Young adult webinar is dedicated to uncovering the complexity of racism

By Emmett Witkovsky-Eldred

Two days before George Floyd’s murder, National Young Adult Conference (NYAC) participants gathered to watch Drew Hart present on the systemic racism that was about to once again become front-page news. But for far too many of us in the church, particularly those of us who are white, it is all too easy to ignore when it doesn’t dominate the headlines.

Hart is a theologian and professor at Messiah College in Pennsylvania, and is on the leadership board at Harrisburg (Pa.) First Church of the Brethren. He has been working for years to change the way the Christian church views racism, which was the subject of his webinar at this year’s virtual, online NYAC.

Hart began with an anecdote that describes how the white church, well-intentioned as it may be, can fail to understand or even truly see racism. He was at a restaurant with the pastor of a mostly white church, who had invited him to “dialogue across the racial divide.” At some point, the pastor placed a cup of sweet tea in the middle of the table and declared it a metaphor for the racial divide and how to overcome it. “I can’t see what is on your side of the cup,” he said, and “you can’t see what is on my side of the cup.” The only way to fix the problem, he said, was for each person to share what they saw so that each could understand the other’s point of view.

It’s a nice sentiment but a flawed, yet pervasive, way to view racism. As Hart pointed out, he already knew what was on his pastor friend’s side of the cup, the “white” side of the cup. In a culture where whiteness is dominant and treated as standard, Black people are inundated with white perspectives: they study history written by white people featuring white people, they read literature and poetry by white authors, they are governed by laws written by white politicians, they read news written by white journalists, they are taught by white teachers and professors who get their ideas from white intellectuals. And on and on. By contrast, as Hart put it, his pastor friend “could go through his entire life without needing to know Black literature, Black intellectual thought, Black wisdom, Black art and music, or Black history.”

The pastor had a “thin” understanding of racism: a horizontal divide between individuals that can be cured by sitting down and sharing stories. That can be important work, but it’s not nearly enough because it does nothing to help people understand how racism really operates systemically in our society, as a vertical hierarchy that puts whiteness on top and Blackness at the bottom.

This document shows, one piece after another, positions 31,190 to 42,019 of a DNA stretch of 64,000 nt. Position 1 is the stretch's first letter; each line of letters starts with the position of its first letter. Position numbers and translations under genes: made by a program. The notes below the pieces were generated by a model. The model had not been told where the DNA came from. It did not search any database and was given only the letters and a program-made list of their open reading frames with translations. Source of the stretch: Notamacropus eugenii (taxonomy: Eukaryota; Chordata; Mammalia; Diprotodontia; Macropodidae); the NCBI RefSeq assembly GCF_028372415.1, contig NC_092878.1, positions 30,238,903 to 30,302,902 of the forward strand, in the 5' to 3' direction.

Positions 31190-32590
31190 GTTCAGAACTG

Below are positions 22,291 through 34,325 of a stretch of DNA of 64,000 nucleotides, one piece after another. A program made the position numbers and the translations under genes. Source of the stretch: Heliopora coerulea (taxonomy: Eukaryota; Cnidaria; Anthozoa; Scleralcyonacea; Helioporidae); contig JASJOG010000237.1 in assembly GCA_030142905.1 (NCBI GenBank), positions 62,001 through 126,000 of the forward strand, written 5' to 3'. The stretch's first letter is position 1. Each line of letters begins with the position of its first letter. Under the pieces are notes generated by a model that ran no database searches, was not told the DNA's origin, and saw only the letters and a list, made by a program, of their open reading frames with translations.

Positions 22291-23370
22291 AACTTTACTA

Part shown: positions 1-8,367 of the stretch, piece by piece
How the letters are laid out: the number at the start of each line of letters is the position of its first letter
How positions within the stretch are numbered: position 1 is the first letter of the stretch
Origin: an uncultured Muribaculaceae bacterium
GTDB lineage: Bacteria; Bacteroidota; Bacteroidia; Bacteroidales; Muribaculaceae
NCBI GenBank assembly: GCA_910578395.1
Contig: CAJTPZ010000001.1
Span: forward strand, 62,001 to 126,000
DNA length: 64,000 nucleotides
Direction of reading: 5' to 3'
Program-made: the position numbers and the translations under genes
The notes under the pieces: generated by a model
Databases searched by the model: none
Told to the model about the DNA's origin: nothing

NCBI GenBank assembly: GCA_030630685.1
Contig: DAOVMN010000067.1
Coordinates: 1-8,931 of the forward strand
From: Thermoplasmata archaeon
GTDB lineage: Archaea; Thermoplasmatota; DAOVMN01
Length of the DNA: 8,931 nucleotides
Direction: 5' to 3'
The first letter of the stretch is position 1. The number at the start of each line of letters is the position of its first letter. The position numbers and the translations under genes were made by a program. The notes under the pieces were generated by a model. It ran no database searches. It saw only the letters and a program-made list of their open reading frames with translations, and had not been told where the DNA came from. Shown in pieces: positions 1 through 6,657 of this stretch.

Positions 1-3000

The rest of the NYAC seminar was dedicated to learning and unpacking a “thicker” definition of racism that tells a truer story of how racism works through power and privilege, and what the church must do to be anti-racist.

We didn’t realize while watching the webinar that just a few days later the United States would be plunged into a nationwide conversation about racism that has sparked powerful demonstrations demanding fundamental changes to policing and our criminal legal system. But those of us lucky enough to hear Hart speak were equipped to watch more deeply, and to witness and call for an end to the racial hierarchy of white supremacy that is now on stark display. We have a responsibility to use what we know and to name what we see. During this time that our country is looking so directly at its own racism, we have to make sure the church, too, refuses to look away.

The same anecdote that Hart used to begin his webinar serves as a grounding illustration in his prophetic book, “Trouble I’ve Seen: Changing the Way the Church Views Racism,” which is available through Brethren Press. I invite you to read his book and open yourself up to be challenged and equipped to see racism more fully, so we can follow Jesus more faithfully.

— Emmett Witkovsky-Eldred is a member of the Young Adult Steering Committee for the Church of the Brethren and is a law student at Yale Law School. This summer he has been a Supreme Court coverage intern at National Public Radio (NPR).

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